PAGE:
22. 22. Government’s Role in a Mixed Economy In a mixed economy, • • Circular Flow Diagram of a Mixed Economy Product market The government purchases land, labor, and capital from households in the factor market, and Purchases goods and services in the product market. monetary flow physical flow ta x Households t en s nm s e e r ha v c gopur es expenditures Government t- s en tor nmfac er e d v go w n o physical flow monetary flow Factor market Chapter 2 Section Main Menu expenditures ta xe s Firms
  23. 23. Comparing Mixed Economies • An economic system that permits the conduct of business with minimal government intervention is called free enterprise. The degree of government involvement in the economy varies among nations. Continuum of Mixed Economies Centrally planned Free market Iran North Korea South Africa China Cuba Russia France Botswana Greece United Kingdom Canada Peru Chapter 2 Section Singapore United States Source: 1999 Index of Economic Freedom, Bryan T. Johnson, Kim R. Holmes, and Melanie Kirkpatrick Main Menu Hong Kong
  24. 24. Section 4 Assessment 1. The United States economy is a mixed economy (a) based on the principle of a traditional economy, but allows some government intervention. (b) based on the principles of a centrally planned economy, with limited government intervention. (c) based on the principles of the free market, and allows no government intervention. (d) based on the principles of the free market, but allows some government intervention. 2. Government intervention in a modern economy is useful because (a) the needs and wants of modern society are always met by the marketplace. (b) the marketplace has many incentives to create public goods such as parks and libraries. (c) governments are able to provide some goods and services that the marketplace has no incentive to produce. (d) the marketplace provides all of its own laws. Want to connect to the PHSchool.com link for this section? Click Here! Chapter 2 Section Main Menu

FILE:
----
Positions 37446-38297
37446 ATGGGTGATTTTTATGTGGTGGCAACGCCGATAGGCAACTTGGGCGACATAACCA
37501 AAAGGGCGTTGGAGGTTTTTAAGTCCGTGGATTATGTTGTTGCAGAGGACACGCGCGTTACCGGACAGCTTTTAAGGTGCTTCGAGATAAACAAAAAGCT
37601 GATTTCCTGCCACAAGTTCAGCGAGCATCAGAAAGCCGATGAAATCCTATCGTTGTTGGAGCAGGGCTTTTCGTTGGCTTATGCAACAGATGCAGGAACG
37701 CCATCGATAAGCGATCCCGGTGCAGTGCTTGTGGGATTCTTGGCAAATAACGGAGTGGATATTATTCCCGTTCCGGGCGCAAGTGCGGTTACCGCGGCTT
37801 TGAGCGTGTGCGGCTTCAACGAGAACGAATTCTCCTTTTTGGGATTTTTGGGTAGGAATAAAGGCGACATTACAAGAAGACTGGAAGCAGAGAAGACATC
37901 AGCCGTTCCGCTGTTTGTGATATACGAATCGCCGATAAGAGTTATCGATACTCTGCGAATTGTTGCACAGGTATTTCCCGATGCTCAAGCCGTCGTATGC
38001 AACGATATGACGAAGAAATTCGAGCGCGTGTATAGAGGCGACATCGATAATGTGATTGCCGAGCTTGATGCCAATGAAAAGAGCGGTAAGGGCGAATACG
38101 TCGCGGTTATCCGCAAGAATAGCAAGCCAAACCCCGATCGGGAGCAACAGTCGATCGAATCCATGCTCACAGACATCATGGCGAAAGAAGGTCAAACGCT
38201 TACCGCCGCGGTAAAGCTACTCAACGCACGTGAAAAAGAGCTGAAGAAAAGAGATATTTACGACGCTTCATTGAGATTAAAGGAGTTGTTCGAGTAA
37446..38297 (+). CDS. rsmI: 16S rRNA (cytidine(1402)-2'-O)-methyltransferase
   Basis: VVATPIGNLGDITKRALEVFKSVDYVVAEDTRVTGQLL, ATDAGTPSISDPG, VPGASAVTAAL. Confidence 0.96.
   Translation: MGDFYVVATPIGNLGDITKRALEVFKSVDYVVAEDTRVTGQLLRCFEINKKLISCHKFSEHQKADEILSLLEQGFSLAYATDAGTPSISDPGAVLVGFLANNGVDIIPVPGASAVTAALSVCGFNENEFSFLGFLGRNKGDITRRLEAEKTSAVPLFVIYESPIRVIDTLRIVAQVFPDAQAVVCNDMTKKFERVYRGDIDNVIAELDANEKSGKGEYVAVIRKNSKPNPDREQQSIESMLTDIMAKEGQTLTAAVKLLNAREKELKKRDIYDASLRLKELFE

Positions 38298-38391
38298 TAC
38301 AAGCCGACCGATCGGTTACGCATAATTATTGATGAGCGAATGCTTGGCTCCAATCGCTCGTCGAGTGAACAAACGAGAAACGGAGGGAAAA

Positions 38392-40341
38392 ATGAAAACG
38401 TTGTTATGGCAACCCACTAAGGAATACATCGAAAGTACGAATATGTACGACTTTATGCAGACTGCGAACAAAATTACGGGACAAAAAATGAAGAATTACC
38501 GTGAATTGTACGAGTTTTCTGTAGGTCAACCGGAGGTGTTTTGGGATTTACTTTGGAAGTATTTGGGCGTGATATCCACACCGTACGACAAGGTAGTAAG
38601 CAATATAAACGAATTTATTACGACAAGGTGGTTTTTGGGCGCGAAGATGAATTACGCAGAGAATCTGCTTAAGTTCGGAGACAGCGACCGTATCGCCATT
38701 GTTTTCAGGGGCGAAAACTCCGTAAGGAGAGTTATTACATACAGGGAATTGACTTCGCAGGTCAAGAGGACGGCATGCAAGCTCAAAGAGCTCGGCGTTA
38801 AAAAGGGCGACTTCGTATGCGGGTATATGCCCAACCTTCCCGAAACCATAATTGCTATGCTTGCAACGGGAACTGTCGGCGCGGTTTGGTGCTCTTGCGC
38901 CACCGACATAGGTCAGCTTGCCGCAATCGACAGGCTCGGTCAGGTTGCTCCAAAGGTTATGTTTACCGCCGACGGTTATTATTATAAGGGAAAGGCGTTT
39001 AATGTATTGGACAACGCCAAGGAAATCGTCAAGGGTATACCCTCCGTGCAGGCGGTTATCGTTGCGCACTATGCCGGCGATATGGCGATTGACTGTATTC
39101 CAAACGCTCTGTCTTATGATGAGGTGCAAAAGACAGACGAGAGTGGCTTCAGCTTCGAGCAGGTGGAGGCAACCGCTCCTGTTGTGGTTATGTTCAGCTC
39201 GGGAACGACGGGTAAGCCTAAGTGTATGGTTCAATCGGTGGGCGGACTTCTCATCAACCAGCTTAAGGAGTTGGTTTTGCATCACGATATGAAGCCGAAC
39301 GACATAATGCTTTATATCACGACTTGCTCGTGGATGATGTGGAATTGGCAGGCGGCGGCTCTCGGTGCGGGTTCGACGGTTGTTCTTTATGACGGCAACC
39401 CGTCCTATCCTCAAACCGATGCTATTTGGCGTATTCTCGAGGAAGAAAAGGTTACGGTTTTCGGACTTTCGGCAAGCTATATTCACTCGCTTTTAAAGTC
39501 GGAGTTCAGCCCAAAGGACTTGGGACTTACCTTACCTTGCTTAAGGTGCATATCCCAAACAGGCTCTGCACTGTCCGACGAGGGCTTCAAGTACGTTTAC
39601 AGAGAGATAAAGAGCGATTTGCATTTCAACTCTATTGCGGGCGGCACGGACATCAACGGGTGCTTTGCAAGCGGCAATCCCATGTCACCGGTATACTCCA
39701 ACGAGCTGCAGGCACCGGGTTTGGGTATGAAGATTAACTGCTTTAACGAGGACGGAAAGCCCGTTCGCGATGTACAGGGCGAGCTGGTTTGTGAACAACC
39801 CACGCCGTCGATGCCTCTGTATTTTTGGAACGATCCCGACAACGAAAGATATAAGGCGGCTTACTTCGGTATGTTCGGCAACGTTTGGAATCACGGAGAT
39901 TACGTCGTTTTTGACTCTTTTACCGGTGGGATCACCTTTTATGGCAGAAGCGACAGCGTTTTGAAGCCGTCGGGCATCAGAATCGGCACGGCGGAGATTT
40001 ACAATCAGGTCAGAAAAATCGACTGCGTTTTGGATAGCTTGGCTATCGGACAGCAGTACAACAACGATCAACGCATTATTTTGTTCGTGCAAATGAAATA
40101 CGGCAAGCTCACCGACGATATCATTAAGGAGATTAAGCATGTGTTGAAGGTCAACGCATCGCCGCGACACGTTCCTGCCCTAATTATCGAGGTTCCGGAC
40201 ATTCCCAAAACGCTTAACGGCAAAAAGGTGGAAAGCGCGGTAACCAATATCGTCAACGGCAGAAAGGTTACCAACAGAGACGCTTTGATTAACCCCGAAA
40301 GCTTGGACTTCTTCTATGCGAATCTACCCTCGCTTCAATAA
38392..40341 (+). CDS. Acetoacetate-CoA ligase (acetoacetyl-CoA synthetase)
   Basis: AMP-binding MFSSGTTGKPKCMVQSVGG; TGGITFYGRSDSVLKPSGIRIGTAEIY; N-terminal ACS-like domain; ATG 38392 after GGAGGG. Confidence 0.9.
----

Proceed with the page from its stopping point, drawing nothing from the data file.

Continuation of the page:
25. 25. Section 4 Assessment 1. The United States economy is a mixed economy (a) based on the principle of a traditional economy, but allows some government intervention. (b) based on the principles of a centrally planned economy, with limited government intervention. (c) based on the principles of the free market, and allows no government intervention. (d) based on the principles of the free market, but allows some government intervention. 2. Government intervention in a modern economy is useful because (a) the needs and wants of modern society are always met by the marketplace. (b) the marketplace has many incentives to create public goods such as parks and libraries. (c) governments are able to provide some goods and services that the marketplace has no incentive to produce. (d) the marketplace provides all of its own laws. Want to connect to the PHSchool.com link for this section? Click Here! Chapter 2 Section Main Menu